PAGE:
Poor Me: A Short Prose

180410100090/A

Summary: I don’t want to come down. Not until my mom apologizes to me. Not until she says she sorry. Not until she takes back her words. What she said so cruel!

I have an older sister named Melisa. We don’t look alike; everybody says she’s prettier than me. Which, I think, is okay. It doesn’t hurt… well, yes, it does. Maybe a little. Sometimes. Like, when visitors come over to the house and they start gushing, “Oh, Melisa, you’re so pretty, you’re so cute.” And Melisa will flip her long, silky, honey-colored hair, prompting another outburst of silly shrieks. “Oh! Oh! Oh! So adorable!” While I’m like, “Hello-o-o! I don’t look too bad either, do I?” But they don’t even hear me, never mind look at me! Oh well… maybe Melisa really is an eyeful. I shouldn’t hold it against her. I don’t want to go around eating my heart out!
The other night I was curled up in my bed, fast asleep, and so, I thought, was Melisa, in her own bed. But, as I found out the next morning, Melisa hadn’t been in her bed at all. Because the next morning she was gone. Mom questioned everyone in the house – dad, the gardener, the driver, the maid, nobody knew where she was, and she didn’t ask me, though. Maybe she thought I was just as clueless. Which was wrong, because you know, I had a pretty smart idea where my sister might be hanging out. Bet she snuck out of the house to make out with that dorky guy she’d been crushing on. A total loser, if you don’t mind my saying so. I’m just so glad I’m still too young to have the hots for anyone. Anyways, I might have told mom-if she had asked me. But she hadn’t I wasn’t about to blab.
Meanwhile, mom had worked herself up to lather with worry. She went around nagging everybody for not knowing where Melisa was (were they to blame?), even though these same people went over the top to help look for her. Even the neighbors said they would keep an eye out. Dad said, very reasonably, “Don’t worry, honey, she’ll be back, you’ll see,” triggering a heartbreaking howl “she’s been kidnapped! We need to call the police!” from mom. To which dad responded, “I don’t see how that would help,”—again the voice of reason.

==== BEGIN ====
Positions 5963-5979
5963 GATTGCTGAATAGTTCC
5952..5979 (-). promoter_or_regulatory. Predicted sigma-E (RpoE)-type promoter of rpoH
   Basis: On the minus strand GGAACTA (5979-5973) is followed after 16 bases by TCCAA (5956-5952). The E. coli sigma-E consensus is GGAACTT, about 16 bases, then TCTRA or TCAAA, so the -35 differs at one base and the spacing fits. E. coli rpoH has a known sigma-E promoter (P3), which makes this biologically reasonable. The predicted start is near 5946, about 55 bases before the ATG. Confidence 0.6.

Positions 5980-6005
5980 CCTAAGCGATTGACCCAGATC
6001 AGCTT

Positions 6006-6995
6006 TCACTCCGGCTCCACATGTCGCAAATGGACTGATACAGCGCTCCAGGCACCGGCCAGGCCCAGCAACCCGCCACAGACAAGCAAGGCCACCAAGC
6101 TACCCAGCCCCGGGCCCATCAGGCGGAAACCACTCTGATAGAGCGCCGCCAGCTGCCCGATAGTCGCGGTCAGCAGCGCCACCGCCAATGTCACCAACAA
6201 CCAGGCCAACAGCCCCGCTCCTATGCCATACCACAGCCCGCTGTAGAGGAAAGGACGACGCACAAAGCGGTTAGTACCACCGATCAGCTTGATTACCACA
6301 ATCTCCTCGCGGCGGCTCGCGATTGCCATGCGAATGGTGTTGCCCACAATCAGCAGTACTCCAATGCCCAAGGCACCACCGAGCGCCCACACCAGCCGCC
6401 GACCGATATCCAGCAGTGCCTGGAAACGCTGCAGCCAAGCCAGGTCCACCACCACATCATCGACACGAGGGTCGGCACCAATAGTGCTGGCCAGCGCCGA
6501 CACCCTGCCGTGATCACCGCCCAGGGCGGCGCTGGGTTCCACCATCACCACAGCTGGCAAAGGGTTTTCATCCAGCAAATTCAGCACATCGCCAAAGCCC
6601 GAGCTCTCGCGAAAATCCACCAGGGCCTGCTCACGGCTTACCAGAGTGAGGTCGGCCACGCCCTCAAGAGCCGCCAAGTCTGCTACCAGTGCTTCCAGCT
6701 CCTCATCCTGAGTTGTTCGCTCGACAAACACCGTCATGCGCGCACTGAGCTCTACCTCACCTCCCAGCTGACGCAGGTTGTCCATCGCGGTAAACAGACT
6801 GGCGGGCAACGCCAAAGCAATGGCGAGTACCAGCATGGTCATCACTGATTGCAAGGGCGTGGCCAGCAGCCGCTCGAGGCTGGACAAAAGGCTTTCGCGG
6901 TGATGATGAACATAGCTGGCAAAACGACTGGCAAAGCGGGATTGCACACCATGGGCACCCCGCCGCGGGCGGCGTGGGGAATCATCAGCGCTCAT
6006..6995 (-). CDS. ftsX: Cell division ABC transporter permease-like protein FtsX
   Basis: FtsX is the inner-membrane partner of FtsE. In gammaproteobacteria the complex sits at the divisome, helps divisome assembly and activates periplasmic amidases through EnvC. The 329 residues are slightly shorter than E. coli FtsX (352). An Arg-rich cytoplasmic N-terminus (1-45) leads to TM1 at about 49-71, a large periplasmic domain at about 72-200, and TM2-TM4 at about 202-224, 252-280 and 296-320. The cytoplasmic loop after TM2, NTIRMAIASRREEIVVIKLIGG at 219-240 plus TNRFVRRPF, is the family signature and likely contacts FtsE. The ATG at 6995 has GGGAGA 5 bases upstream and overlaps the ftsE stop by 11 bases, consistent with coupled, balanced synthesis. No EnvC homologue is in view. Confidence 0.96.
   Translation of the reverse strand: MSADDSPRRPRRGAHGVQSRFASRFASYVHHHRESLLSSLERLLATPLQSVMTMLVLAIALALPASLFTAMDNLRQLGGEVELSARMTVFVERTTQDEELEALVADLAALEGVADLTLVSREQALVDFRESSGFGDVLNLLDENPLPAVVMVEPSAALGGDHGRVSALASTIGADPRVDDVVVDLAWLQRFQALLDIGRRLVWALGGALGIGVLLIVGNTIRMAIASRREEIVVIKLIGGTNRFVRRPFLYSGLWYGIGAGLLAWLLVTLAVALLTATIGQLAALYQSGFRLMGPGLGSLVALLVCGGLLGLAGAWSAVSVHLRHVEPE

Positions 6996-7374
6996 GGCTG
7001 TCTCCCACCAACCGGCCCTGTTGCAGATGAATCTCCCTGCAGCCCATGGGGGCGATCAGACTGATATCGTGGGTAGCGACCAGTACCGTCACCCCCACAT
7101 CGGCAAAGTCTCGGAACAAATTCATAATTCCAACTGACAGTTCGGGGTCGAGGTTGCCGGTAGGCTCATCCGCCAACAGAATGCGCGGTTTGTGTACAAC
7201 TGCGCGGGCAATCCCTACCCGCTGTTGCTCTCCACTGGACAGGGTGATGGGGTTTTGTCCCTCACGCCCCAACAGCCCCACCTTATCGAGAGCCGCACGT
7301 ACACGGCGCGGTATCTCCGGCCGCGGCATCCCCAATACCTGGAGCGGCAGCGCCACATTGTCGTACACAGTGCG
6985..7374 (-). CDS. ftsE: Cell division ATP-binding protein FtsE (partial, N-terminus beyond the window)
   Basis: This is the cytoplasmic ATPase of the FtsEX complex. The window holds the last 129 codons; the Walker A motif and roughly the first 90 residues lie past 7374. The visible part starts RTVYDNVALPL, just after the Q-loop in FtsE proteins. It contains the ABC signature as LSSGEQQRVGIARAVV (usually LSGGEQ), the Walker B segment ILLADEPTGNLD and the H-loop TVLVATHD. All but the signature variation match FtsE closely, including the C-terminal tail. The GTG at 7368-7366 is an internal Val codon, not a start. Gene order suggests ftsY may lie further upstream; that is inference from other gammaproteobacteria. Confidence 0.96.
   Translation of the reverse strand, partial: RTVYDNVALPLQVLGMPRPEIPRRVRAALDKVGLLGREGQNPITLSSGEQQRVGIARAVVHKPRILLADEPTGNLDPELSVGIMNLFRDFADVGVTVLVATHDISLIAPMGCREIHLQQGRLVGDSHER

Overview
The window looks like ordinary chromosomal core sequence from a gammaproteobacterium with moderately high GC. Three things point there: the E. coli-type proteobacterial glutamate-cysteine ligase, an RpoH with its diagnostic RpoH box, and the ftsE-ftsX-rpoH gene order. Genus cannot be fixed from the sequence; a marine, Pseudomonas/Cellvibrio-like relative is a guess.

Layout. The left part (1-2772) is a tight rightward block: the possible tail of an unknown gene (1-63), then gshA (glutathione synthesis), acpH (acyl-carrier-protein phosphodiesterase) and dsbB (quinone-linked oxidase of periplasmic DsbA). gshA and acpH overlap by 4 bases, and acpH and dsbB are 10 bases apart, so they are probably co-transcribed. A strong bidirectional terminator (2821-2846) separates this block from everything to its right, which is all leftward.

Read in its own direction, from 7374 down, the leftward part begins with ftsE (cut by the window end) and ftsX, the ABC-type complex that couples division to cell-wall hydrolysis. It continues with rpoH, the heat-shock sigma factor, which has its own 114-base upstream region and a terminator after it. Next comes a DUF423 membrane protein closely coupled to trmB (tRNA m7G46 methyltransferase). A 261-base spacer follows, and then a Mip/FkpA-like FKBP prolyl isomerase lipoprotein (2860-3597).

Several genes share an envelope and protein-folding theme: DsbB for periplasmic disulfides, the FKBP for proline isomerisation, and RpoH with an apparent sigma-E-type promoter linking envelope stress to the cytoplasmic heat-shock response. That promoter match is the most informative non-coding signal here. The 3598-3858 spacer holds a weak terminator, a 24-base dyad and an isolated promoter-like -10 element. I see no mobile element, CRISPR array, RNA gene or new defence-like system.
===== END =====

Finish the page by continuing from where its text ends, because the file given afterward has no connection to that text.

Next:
In the evening, mom had gotten so severely stressed out that the maid had to give her a backrub and burn some lavender-scented oil to help her chill. Thinking I could perk her up a bit, I snuggled close to mom on the couch. And that’s when she said to me, “Oh, Viona, I wish it was you who went missing instead of Melisa. I wouldn’t have missed you so much.” Can you believe she said that?! Just because I’m supposedly not as pretty as my sister, it was all right to lose me? “Oh, Mom! How could you!” I cried, scrambling off the couch.

I rushed out of the house into the cold, dark night outside. I felt so wretched. I wanted to do something, something so horrible that she would feel sorry for what she had said to me. I just didn’t know what that something was, not yet.
Blinded by the tears in my tears, I stumbled on until I reached Mr. Miko’s house, where I spotted this very tall tree in his garden and then it hit me. Mom would feel sorry if I went missing too. And I would go missing. I would go hide up there in that tall tree, where she would never find me…
And so here i am now, in this tree. This is my second night here. I saw mom walking the street late this morning, then once again in the afternoon, calling my name. Stopping everyone on the street to ask if they’d seen me. Nobody had. Nobody saw me hiding here in the tree. Hahaha! Let mom wear herself thin fretting not only about Melisa now, but also about me. Serves her right! Hey, I might even have upstaged my sister by now. So, I’ll stay put.
I only wish my tummy would stop making those horrible rumbling noises. And it’s gotten so dark now. Maybe I better come down like a ton of bricks. Oh, gosh! I feel so woozy!
“Mommy! Please, help me! Somebody! Please, get me down!” but there’s not a soul around to hear my bawling. As my sobbing gets louder and louder, finally Mr. Miko, the owner of the house, sticks his head around the front door and announces to no one in particular, “yes, she’s definitely up there in the tree. I can hear her loud and clear. I’ll go get the ladder.” And behind him a female voice, probably Mrs. Miko’s, squeals excitedly, “I’ll call Mrs. Yona right away. Gosh! She’ll be so happy to have her other kitten back, too.”

Thank you to:
Cantika for giving her ideas
References:
Tom and Jerry cartoon
Word count: 835 words
Link for dramatization.

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